17 Aug 2021

Covid-19 transmission at Jet Park when doors opened for seconds

12:27 pm on 17 August 2021

Changes have been made at Auckland's Jet Park quarantine facility after the Delta variant of Covid-19 was transmitted when doors were simultaneously open for just seconds.

Jet Park Hotel.

The Jet Park Hotel quarantine facility in Auckland. Photo: RNZ / Katie Todd

Joint Head of MIQ, Brigadier Rose King, said three Covid-19 cases in the same bubble and room detected in the Jet Park facility between 27 July and 29 July were comprehensively investigated by Auckland Regional Public Health Service (ARPHS).

They were subsequently determined to have occurred due to in-facility transmission.

"The proximity in time and location when doors were open, and likely sharing of air that may have occurred, is considered the most likely explanation for this transmission.

"This is the first time we have seen something like this occur at the Jet Park quarantine facility," King said.

"As such, we've made immediate changes to meal delivery and health check procedures to help prevent future episodes of doors opening at the same time."

Low numbers in Jet Park at present allowed them to separate returnees more widely, King said.

How the infections unfolded

A group of five was moved to Jet Park on 15 July after one of the group tested positive the day before.

A solo traveller was moved to Jet Park on 19 July after testing positive on a day one routine test on 17 July.

The group of five and the solo traveller were staying in rooms directly opposite each other.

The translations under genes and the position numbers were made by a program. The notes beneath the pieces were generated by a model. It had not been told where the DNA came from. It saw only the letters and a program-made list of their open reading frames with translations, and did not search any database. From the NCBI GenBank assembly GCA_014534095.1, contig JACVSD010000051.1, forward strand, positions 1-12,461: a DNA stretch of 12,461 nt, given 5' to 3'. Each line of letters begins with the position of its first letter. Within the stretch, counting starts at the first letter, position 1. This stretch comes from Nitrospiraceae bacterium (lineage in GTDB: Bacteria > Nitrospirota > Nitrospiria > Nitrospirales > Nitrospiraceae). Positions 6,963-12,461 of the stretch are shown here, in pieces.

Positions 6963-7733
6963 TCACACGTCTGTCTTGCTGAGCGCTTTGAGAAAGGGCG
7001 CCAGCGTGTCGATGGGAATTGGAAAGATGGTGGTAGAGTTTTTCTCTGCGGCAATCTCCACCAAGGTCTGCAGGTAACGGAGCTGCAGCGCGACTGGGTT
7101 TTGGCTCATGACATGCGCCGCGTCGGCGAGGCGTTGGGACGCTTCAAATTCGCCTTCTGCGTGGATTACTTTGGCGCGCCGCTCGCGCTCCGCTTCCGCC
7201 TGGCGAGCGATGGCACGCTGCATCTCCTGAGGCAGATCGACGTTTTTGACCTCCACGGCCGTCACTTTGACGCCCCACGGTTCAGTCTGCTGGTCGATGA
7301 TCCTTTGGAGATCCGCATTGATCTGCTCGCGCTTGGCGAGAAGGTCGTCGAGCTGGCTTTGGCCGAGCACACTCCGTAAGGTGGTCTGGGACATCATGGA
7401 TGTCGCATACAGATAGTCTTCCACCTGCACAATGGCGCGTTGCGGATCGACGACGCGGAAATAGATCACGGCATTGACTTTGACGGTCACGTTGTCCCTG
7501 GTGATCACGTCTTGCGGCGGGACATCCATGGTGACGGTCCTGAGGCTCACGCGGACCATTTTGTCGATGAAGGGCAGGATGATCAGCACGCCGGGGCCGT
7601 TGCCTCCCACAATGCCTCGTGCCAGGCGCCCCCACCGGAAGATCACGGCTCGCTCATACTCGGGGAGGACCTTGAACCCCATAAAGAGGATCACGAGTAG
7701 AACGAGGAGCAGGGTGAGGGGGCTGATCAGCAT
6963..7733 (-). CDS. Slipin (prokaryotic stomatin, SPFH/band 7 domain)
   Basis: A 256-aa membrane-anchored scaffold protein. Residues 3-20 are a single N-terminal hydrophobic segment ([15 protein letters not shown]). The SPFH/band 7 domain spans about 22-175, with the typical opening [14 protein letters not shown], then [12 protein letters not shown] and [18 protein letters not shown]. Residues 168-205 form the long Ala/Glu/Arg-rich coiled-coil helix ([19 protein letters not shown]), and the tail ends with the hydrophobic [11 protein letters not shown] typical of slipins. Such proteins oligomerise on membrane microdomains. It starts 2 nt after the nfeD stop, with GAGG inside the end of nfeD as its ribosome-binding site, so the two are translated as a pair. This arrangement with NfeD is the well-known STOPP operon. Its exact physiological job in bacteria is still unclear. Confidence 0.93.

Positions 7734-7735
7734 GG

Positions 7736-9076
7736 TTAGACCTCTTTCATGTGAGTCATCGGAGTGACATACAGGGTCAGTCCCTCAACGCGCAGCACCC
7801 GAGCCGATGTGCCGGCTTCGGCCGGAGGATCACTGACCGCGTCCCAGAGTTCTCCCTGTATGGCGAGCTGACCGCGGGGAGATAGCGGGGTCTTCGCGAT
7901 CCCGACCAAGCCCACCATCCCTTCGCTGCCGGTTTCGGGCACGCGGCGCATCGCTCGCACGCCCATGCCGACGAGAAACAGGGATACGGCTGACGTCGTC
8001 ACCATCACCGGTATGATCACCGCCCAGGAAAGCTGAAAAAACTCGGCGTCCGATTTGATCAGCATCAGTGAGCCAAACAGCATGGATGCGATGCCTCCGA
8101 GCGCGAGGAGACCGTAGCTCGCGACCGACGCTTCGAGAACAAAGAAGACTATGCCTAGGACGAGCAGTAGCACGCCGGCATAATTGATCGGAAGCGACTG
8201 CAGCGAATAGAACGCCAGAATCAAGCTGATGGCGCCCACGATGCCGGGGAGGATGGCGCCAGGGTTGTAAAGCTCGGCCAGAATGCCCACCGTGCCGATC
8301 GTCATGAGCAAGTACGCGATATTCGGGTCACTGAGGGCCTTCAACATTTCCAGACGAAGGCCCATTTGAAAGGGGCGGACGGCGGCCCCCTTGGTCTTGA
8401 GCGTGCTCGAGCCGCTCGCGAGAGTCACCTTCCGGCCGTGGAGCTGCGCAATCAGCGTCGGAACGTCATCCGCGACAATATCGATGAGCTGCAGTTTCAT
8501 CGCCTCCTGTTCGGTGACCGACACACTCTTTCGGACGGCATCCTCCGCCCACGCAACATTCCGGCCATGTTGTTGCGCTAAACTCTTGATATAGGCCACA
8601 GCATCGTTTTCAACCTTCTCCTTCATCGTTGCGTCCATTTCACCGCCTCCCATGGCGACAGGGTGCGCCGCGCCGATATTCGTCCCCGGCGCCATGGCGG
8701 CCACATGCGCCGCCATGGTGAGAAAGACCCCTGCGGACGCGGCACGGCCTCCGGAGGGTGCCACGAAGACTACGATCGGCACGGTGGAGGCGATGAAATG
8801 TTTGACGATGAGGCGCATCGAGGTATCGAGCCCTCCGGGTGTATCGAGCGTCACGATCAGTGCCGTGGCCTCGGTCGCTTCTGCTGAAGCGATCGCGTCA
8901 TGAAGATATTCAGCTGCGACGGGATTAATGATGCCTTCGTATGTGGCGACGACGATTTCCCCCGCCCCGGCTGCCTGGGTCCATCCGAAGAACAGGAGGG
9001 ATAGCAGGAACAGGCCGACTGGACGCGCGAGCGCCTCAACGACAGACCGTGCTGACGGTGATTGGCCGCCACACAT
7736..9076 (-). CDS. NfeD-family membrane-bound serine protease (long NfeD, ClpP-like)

Three more members of the group tested positive in late July. Genomic testing linked them to the person in the room opposite - not to the original case in their bubble.

All cases had the Delta variant.

The linked cases did not arrive from the same country, or share flights and they were staying in different managed isolation facilities prior to transfer to Jet Park.

CCTV footage confirmed that the solo traveller did not leave their room during their stay.

The investigation concluded that doors to rooms on opposite sides of the corridor were opened at the same time for 3-5 seconds on four occasions between 19 July and 27 July when the solo traveller would have been considered infectious. Three of the occasions were due to regular meal deliveries and one was a health check.

'No risk to public'

Ministry of Health Deputy Director Of Public Health Dr Harriette Carr said the ARPHS investigation concluded there were no bubble breaches.

The investigation confirmed no other returning travellers would have been exposed and staff were wearing appropriate PPE at the time, Carr said.

"We're confident there was no risk to the public as a result of this."

"What this investigation has highlighted is how easily Covid-19 can be transmitted, even in tightly controlled environments."

King said there was no reason to believe procedures were not followed, but she had commissioned an operational assessment to check that the processes were followed and whether any changes were needed.